Thursday, January 13, 2011

H.G. Wells: The First Man in the Moon

Science fiction, much like many children growing up in homosexual households, has two fathers.  (One could make the obvious joke that that's why science fiction is so gay, but I find that joke in poor taste and will refrain from using it.)  These two fathers are, of course, Jules Verne and Herbert George Wells, more commonly referred to as H.G. Wells.
Now, we all know science fiction had other writers before these two.  It's generally agreed that the oldest work of science fiction dates back to the 2nd century, with Lucian's True History, though it differs greatly from what we would consider science fiction today.  One can see elements of the genre in Gulliver's Travels by Swift, which is from the 18th century.  One of the earliest manifestations of the genre as we know it today would be Mary Shelley's Frankenstein.  And, of course, let us not forget Mr. Poe's works of science fiction as so many other people tend to do.  But I'm not here to discuss science fiction, so much as one of its fathers.
There always seems to be a bit of a debate as to who was the better science fiction writer: Verne or Wells.  I think a large part of who you choose is determined by which one you grew up on, though I'll not voice my opinion of who is the more superior author.
Now, I remember when I was a lad, I tried to read Twenty Thousand Leagues Under the Sea.  Much like my attempt to read Moby Dick, it failed miserably.  I had no stick-to-it-iveness, I guess.  This somewhat turned me off to Verne.  Maybe it was the translation, but I found the prose too dense for my young brain to comprehend.  In 2009 I read Around the World in Eighty Days, and while I enjoyed it, it felt little more than an adventure novel, a travelogue.  I would like to read more by Verne, but he failed to make my list of books to read this year.  Maybe next year.
Wells, on the other hand, I did not even attempt until I was a bit older.  Not that I thought it'd be too difficult, but he was an author who never really suggested himself to me.  He stood back quietly and awaited my arrival.  I was twenty the first time I read War of the Worlds.  I was in Indiana at the time, which was when I mostly read nothing but C.S. Lewis.  Wells stuck with me though.  It wasn't until 2006 that I began reading other works by him.  There are two used bookstores in my home town.  They're right next to each other so I would always stop at one and then walk down to the other.  Between the two, I found a good selection of books by Wells.  All the well known titles, but also some more obscure ones, such as In the Days of the Comet and The First Men in the Moon, which is my favorite.  I devoured them.  Wells is the only author, saving C.S. Lewis, that I have devoted to reading so wholeheartedly, as I read him without stopping to read anyone else.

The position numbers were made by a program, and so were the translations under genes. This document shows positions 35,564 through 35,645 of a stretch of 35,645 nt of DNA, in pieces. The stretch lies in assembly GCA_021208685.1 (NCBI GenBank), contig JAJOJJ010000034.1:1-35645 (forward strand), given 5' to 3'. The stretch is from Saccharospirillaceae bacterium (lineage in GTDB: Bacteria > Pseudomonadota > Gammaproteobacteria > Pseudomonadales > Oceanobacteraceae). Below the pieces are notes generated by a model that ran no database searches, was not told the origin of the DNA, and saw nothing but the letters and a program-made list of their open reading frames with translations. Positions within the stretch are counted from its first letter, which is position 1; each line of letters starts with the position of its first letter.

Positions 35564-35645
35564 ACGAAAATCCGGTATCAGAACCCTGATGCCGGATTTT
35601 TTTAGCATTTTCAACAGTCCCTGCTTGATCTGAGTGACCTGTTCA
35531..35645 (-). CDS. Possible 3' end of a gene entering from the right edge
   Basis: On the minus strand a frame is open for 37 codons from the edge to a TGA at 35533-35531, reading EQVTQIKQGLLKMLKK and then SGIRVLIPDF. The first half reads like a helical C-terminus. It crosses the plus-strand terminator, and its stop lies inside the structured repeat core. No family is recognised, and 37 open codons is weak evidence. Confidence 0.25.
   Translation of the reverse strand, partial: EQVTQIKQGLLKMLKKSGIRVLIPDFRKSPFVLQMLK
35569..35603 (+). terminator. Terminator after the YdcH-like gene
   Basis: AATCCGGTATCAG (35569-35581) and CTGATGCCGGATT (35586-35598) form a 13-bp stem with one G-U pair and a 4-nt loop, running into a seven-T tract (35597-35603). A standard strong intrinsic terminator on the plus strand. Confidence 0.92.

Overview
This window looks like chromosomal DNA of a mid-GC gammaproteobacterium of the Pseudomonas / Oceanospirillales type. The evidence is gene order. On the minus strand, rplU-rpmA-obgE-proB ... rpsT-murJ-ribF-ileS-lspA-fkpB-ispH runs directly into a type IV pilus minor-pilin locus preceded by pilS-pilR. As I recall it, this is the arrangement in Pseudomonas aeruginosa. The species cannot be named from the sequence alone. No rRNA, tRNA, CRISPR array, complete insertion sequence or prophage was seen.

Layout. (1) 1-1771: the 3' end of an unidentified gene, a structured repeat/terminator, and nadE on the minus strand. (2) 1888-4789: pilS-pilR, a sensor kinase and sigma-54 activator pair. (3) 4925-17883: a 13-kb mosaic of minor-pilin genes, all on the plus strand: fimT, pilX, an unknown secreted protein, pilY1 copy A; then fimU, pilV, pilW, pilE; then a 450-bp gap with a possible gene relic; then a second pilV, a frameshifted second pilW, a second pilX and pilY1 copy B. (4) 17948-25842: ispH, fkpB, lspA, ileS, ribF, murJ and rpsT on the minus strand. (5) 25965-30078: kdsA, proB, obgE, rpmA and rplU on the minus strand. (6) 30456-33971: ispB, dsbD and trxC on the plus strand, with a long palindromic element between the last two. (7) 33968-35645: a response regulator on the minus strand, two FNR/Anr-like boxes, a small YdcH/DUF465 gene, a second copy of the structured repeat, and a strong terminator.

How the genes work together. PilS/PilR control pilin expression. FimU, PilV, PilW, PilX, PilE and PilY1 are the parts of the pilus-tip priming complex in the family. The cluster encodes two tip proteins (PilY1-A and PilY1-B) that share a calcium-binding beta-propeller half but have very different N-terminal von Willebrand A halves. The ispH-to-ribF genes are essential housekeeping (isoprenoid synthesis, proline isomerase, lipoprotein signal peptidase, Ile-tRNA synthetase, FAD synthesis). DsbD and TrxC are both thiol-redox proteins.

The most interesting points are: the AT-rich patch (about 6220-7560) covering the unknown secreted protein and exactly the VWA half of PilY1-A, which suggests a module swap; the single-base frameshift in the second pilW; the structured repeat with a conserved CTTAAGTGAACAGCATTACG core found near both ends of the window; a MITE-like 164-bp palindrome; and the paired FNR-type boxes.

I hit a wall though when I began reading When the Sleeper Wakes, republished later as The Sleeper Awakes.  I can't tell you why, but to this day, it's one of the few books I started and never finished.  The story was interesting--a man stays awake for a long period of time and then sleeps for two hundred and three years.  The writing was as good as any other Wells novel.  But, I couldn't find an interest in it.  My love affair with Wells had ended.
This was not too long ago--November of 2007, if I remember correctly--because When the Sleeper Awakes  was a late find for me.  I tried to read it again in the summer of 2008 and had the same difficulty.  Perhaps I should've simply started on a different Wells novel--The Food of the Gods had recently shown up at one of the bookstores--but instead, I moved on to other things.  That was the year I really got into Charles Dickens, and my interests had shifted from science fiction to the more realistic novels of the Victorian period (comparatively more realistic).
Now, I never intended for Wells to fade into the obscurity of authors long past, though I will admit, three years of not reading him might imply that.  Remember my brief mentioning of a reading list for this year--the one Verne failed to make it onto?  Well, while visiting my parents, I took a trip back to one of those bookstores in town and happened upon an old friend.  Not only were these not in the science fiction section, which is where they usually kept Wells, they were books I'd never heard of before: The Croquet Player and Tono-Bungay.  Maybe it was nostalgia or guilt or maybe the fact that neither were science fiction, but I was intrinsically drawn to the two books and quickly snatched them up.  I meant to read them last year, but kept putting them off.  Now, they've been put on my reading list, and I'm itching to get started on The Croquet Player, which is apparently a horror story.
Will this spark another obsession with an author who used to rank with my top favorites?  Well, I've already added six books by Wells to my wishlist.  We'll see though.

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